Paul Nagle / Red Book Blue Book


Paul Nagle / Red Book Blue Book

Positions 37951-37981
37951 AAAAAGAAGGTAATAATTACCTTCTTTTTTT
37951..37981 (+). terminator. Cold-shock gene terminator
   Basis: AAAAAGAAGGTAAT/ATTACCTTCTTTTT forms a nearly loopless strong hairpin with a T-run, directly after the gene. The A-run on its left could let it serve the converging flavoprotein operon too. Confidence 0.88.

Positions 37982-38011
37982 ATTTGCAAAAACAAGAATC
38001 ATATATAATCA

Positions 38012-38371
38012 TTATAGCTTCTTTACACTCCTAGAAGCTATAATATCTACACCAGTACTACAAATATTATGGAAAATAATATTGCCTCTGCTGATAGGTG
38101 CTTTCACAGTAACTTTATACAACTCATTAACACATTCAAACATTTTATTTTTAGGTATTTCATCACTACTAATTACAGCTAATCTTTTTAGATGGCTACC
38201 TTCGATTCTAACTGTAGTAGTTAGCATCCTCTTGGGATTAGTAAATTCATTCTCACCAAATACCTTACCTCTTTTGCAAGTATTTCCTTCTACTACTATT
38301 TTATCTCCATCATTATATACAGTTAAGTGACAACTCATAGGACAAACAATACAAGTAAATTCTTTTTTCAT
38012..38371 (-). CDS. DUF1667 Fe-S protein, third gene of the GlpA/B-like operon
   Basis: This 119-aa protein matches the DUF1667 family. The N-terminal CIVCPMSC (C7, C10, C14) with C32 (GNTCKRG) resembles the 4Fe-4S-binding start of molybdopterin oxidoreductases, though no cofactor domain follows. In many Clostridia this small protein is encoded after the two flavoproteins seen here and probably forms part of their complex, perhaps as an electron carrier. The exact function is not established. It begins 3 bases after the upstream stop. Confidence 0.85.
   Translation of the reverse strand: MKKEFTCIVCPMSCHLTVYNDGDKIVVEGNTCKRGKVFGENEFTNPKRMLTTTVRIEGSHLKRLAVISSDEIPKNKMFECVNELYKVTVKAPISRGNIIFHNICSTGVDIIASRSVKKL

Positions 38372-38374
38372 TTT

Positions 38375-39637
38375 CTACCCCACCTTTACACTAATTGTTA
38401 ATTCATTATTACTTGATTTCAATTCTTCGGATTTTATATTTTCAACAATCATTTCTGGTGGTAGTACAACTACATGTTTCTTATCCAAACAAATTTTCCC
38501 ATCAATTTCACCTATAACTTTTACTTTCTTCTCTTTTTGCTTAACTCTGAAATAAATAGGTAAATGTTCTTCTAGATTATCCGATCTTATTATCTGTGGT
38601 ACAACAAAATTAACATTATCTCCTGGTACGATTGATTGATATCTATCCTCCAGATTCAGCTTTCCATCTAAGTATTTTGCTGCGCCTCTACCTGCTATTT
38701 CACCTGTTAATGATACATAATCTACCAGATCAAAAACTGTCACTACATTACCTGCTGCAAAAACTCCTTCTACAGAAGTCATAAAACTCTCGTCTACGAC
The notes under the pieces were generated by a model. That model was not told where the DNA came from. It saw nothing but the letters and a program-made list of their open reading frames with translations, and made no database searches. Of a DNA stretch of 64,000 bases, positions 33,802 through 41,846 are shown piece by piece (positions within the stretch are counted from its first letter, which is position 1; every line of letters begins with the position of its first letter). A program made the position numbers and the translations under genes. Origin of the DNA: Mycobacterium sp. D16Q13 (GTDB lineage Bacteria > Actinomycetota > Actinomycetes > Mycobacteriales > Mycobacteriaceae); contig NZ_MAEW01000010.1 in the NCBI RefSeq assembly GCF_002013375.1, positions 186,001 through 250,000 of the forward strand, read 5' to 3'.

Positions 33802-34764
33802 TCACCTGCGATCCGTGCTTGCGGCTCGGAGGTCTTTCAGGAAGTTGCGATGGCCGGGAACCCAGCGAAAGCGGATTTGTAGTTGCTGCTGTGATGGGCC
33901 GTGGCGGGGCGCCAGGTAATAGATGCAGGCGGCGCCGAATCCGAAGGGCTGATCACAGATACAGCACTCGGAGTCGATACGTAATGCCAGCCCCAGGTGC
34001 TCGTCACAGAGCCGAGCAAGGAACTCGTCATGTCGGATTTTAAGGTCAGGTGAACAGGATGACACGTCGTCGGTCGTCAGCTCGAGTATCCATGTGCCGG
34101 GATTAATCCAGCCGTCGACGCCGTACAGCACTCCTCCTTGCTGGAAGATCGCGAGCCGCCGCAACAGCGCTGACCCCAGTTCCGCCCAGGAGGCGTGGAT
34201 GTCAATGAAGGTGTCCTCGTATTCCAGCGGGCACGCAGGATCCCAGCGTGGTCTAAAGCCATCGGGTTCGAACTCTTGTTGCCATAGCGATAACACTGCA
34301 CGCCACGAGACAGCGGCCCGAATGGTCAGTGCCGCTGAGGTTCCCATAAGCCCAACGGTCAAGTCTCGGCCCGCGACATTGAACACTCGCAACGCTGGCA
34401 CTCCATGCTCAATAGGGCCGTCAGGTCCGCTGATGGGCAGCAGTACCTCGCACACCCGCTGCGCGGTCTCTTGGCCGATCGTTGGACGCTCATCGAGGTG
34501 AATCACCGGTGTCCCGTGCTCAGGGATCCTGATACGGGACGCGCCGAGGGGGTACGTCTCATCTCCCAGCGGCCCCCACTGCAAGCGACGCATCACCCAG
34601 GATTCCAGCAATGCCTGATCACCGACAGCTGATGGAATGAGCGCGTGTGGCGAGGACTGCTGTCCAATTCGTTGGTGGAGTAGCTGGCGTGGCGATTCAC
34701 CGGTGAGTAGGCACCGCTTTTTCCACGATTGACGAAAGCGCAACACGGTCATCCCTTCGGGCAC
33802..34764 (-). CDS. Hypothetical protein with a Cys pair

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The two CDs we have here have very different characters. You very well might like one disc when you are in a particular mood but then at another time you might prefer the other. ‘Blue Book’ is basically a feast of Sequences sounding very retro but with fantastically strong melodies where as ‘Red Book’ was inspired by a holiday Paul spent in China. He took recording equipment with him capturing the atmosphere of the places he visited through the sounds around him. Looking at ‘Red Book’ first, ‘Multitude’ begins with some of those recordings which disappear after a few seconds as a very fast sequence sizzles from the speakers over a high register lead line. A bass beat is added to the brew nestling in the middle of the mix. It is very deep but not dance sounding. At three mins the fast sequence dies away and various slow melodies weave round each other creating a slightly ominous feel, the transition from one mood to the other being handled effortlessly. This is gorgeous and captivating stuff. Allow yourself to be drawn in and wallow in the beauty. The pace starts to quicken then momentarily slows as a heavy beat can again be heard. The mood is constantly changing as the track twists and turns. It’s a great way to start the CD. We drift into ‘Tomb in Darkness’ on the back of more of the field recordings . This is an incredibly atmospheric track with piano initially providing the main lead. Its all rather sad but beautiful at the same time. We then get another fast high register sequence which takes us to the end. More recordings, then ‘Sack of Money, Buddah’. It begins slowly with the sound of a bell then we get a superb heavy sequence / rhythm combination and things really start to rock! Its powerful stuff- my favourite bit of the album so far. ‘A Night at the Opera’ begins with huge ominous dark chords over which we get snapping rhythms and manic effects. More rhythms are added then a fast sequence with ‘Rubycon’ mellotron type effects in the background. . ‘Chant & Deliver’ is effectively a Berlin School sequencer romp featuring superb deep sequences over a tron background – fantastic stuff. In the middle we descend to some more of the recordings from China which provide an almost shocking contrast to what has gone on before. The sequences try to make it back to the surface but are swamped by the Chinese effects. ‘Tomb in Darkness Pt 2’ is a great dark moody track. A child can be heard in the mix adding to the atmosphere. ‘The Goddess of Democracy’ is a very short track which Paul likes and on which we agreed to differ. ‘Strange Times’ on the other hand is just gob smacking. We get twittering electronic effects then the first of a number of stonking sequences all combining together to form an exciting pulsating mix. A delicate highly melodic lead provides quite a contrast but boy it works so well! Even my little lad was bopping up and down in his car seat to it. ‘From Space’ changes the sequence but keeps up in similar blistering form to the previous number. This is no floater as the title might suggest. Instead we get sequence after sequence layered on top of each other. ‘Red Book’ ends with ‘Shanghai Surprise’. It’s a highly rhythmic track full of infectious riffs and great melodies. Just try keeping your body still to it. It’s the sort of number which would make a great encore piece leaving any audience on a real high- probably the best track on a great disc. On to ‘Blue Book’. For people who like pounding or infectious sequences this disc is for you and will be worth the asking price alone. ‘Power Haus’ takes less than a minute for the first bass sequence to rumble forwards over which all manor of melodies are played. Each melody is exquisite – no meandering aimless lead lines here. The track builds and builds, the sequence is cranked up further – superb rhythms are added – absolutely magnificent! We flow straight into ‘Wassernixe’ on vast waves of sound. Things then become somewhat cosmic and out of the ether come a couple of minutes of the most exquisite piano melody, it rather reminded me of a track from ‘Ages’. After this short interlude we move into ‘Xyzzy’ on the back of great crashing drums from which emerges a melodic sequence and then another wonderful lead line – it really doesn’t get much better than this. The sequences mutate perfectly as the melodies grab you, not letting you go. If you don’t like this track let me know and I will arrange your medication. To me its got everything. ‘Fugsamkeit’ growls into life with the deepest, meanest sequence so far. A triumphant lead flashes over the top, then its foot full down on the accelerator time as the drums enter – turn up the volume and go with the avalanche. ‘Abstimmen’ begins with a swirling concoction of sounds. Its all dark eerie stuff out of which slow deep pulsations rise relentlessly. More sequences come in over further tron effects. The basic pattern is set around which melodies and sequences are allowed to mutate until we move into the final cut ‘Erfierung’. Here a slow rhythmic loop provides structure backed by gentle pads and a melancholy melody. At two minutes more rhythms and sequences are added and now we move forwards with a real no nonsense attitude like a tank rolling over anything that stands in its way. The leads, as throughout this disc, are fantastic but its really the rhythms and sequences which grab the attention most combining together to give one hell of a powerful conclusion. What a fantastic album! (DL) ;\ ‘\’